Chris: I was actually teaching an independent study class; I wasn't really teaching, I was just chaperoning this group of people that wanted to use equipment over the summer. Because I was there working on my own film, and basically I just had to show up and this handful of oddball people from around Milwaukee would show up because they just wanted to use equipment, and somehow Mark ended up in this class. And ironically Mark was the student that showed up, and then couldn't afford to pay for the class so he dropped out, but his name was still on the register so I kept thinking he was in the class. But anyways... I saw him over that summer, working on Coven and doing his thing, and by the end of that summer he told me he was going to make this movie called Northwestern. And that's when I asked him if we could start, if I could go with him and start a documentary on his process.

So what started as a documentary on Northwestern ended up being a documentary about him finishing off Coven.

Chris: That's what it is on the surface, but really it's a documentary about his family and friends and their lives, more than either of the films in general, it's kind of about everything.

Sarah: And also in order to do that, Northwestern has always been his big dream film, that he's worked mentally on and in script form for fifteen years. So the idea that in order to do something, in order to approach your goal, you may have to finish other things or go through other things in order to get there.

On the strength of American Job, you were contacted by Michael Moore to work on The Big One.

Chris: Right, we both worked on that.

It just seems so perfect, because we've had The Awful Truth out here for probably going on a year now, and just about everyone I know is absolutely hooked on that show. From reading about American Job and then seeing the connection between that and The Big One, it seems obvious that Mike Moore saw American Job and went, "That's the sort of approach that I want to take."

Chris: Well yeah, but he did a lot for independent film in making Roger and Me, because it gave a lot of people inspiration to say, "I don't need to know anybody, and I can grab a 16mm camera and go out and make a movie that can get seen nationwide or around the world." And I think he gave a lot in that sense to the independent film communities. Especially with documentaries.

Sarah: He was Michael Moore before he ever saw American Job. But it was in his book, 'Downsize This', that he listed it in his 'Movies to Rent' - it wasn't actually available at the time, but he obviously saw the movie and really liked it. And it was the book tour for that specific book that he was going to go on and he wanted to document it, and we happened to have a friend that was working with him and she knew that at the time we'd already been filming for a year on American Movie, so she knew that we were working as a team and they were kicking around the idea of just having a team of documentary people OR having a larger crew, they didn't really know what. So she recommended us and then he remembered, "Ah, American Job, I loved that film." So it worked out well. But as it turned out there was a little bit of a larger crew. Quite interesting though.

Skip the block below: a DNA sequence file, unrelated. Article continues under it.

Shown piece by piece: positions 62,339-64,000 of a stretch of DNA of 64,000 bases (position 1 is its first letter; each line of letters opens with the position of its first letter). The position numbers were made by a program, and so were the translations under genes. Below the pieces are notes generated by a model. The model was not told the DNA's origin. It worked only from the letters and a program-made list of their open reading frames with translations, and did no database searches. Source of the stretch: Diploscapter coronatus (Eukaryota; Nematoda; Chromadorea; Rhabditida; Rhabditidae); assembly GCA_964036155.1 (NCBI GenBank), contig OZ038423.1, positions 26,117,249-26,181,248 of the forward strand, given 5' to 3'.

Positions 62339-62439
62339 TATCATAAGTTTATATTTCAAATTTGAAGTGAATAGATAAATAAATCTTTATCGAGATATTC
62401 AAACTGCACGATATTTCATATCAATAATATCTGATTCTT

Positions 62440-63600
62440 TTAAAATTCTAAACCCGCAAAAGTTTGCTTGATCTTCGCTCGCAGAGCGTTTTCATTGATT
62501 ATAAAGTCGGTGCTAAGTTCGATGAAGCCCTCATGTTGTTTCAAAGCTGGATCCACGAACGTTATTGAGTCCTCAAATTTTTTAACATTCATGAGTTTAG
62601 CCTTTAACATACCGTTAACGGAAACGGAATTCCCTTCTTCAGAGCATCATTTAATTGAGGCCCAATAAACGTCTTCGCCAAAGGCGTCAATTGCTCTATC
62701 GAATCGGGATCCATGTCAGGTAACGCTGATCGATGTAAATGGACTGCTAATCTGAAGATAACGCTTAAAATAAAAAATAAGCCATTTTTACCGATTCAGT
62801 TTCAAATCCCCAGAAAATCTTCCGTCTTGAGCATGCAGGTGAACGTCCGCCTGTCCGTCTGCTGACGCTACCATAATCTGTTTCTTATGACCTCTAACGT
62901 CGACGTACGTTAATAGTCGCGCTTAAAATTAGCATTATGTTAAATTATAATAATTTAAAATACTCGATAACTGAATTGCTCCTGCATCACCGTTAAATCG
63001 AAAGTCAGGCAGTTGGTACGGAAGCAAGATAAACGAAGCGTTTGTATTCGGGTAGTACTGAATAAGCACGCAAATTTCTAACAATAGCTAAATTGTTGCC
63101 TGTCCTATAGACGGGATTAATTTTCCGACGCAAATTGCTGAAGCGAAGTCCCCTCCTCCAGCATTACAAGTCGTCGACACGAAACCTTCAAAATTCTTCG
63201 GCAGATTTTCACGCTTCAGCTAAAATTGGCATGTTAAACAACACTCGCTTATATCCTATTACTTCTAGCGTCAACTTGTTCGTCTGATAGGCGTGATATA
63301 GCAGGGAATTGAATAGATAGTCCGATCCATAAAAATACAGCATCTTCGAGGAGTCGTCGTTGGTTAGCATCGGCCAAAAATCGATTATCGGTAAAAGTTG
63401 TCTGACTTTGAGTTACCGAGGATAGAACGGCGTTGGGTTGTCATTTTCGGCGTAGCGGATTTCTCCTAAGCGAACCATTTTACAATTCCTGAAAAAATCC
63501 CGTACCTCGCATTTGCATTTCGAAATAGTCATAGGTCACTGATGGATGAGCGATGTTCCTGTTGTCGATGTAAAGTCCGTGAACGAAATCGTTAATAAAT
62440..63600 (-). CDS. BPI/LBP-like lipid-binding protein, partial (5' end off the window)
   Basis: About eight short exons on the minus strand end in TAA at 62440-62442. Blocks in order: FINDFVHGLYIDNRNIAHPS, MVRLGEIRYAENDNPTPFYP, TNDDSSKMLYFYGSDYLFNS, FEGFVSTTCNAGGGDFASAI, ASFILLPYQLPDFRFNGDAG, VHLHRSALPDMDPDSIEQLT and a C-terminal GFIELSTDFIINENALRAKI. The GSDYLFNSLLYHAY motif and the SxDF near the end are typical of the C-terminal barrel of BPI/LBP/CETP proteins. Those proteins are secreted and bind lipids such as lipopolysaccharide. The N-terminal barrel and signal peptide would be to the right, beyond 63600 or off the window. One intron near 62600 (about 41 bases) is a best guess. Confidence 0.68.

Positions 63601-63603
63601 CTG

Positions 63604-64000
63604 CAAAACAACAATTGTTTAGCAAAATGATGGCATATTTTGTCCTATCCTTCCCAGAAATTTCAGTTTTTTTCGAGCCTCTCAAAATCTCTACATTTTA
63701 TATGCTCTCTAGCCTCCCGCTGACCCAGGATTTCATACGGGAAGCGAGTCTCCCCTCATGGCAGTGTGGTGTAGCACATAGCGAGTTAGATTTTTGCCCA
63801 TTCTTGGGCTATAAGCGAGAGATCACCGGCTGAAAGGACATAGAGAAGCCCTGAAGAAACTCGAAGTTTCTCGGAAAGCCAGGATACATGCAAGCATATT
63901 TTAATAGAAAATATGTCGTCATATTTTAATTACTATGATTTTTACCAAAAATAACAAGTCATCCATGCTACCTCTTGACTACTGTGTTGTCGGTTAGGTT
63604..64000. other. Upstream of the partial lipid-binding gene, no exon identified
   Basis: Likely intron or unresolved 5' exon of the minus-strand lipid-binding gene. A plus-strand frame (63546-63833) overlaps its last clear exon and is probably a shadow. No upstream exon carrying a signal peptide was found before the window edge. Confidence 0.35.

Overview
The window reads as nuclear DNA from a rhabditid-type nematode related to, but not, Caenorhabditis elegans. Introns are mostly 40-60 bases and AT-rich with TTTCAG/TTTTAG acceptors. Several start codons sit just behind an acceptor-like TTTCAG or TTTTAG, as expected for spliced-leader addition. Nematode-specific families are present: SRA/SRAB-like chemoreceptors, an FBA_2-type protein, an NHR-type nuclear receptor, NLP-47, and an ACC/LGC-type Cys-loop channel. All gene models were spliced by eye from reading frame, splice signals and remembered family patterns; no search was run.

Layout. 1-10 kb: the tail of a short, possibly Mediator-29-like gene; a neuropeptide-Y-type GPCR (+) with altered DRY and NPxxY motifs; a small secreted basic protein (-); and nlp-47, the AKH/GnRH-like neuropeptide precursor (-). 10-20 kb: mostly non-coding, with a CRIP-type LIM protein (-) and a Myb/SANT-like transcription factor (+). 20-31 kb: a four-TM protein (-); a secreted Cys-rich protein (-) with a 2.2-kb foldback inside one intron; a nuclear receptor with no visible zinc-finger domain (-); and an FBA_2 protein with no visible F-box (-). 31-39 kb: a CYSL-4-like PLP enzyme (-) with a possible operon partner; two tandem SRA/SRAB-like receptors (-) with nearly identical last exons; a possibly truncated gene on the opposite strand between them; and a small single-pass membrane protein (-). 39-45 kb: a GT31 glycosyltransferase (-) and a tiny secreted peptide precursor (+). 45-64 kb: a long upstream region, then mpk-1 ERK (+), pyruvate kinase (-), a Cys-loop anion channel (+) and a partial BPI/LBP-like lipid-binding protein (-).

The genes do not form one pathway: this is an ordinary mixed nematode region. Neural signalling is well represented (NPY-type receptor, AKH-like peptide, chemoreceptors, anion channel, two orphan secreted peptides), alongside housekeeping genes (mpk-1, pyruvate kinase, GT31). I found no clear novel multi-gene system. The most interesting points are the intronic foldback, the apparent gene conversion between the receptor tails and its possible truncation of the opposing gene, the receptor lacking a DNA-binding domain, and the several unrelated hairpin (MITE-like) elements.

So getting to see Mike Moore's guerrilla techniques up close in the flesh, that must have been -

Chris: Yeah, because you assume that he's so calm and collected while it's happening, and it's all just like routine, but every time we'd walk into one of those big companies it's like totally exhilarating and you never know what's going to happen and I think everybody's equally nervous about the whole thing and it was kind of an amazing experience to be a part of.

Sarah: But he plays it off so well, I mean that's what was so interesting to watch is, you don't know what you're going to get into and when you're inside this building, and here comes the security guard and there comes someone else, to see how he plays it off, to see exactly what he says and who he's talking to and how he gets himself in and out of these situations, it's really incredible.

Well, you get that just watching the TV show, you just get that RUSH following the camera following him through the building...

Sarah: Yeah. So that was interesting. People have asked about, did we learn anything in terms of style, did we take any of that style or whatever. But we've both always said that although we were both influenced by Roger and Me, The Big One was a very different film stylistically and had different motivations behind it. He's just a personality who has a lot of political motivations to try to right the wrongs. And whether he does that through films, books, TV shows, films are just another outlet for him.

So you guys are now a working team?

Sarah: For this film we were.

So you don't see yourselves as carrying on as a...

Sarah: No.

Chris: If the project is right. But right now we're doing different things. I'm setting up an Internet television station that's going to come up in May. And then doing some commercials in the States and different things like that. I think after doing a project this big we're excited at trying different things. So my energy is focused more at doing this website called Zero-TV, which is going to be kind of interesting and freeform. You know, things are going to have a quick turnaround, rather than something you spend four years on, rather something that you shoot in an afternoon, edit that night and post in the morning.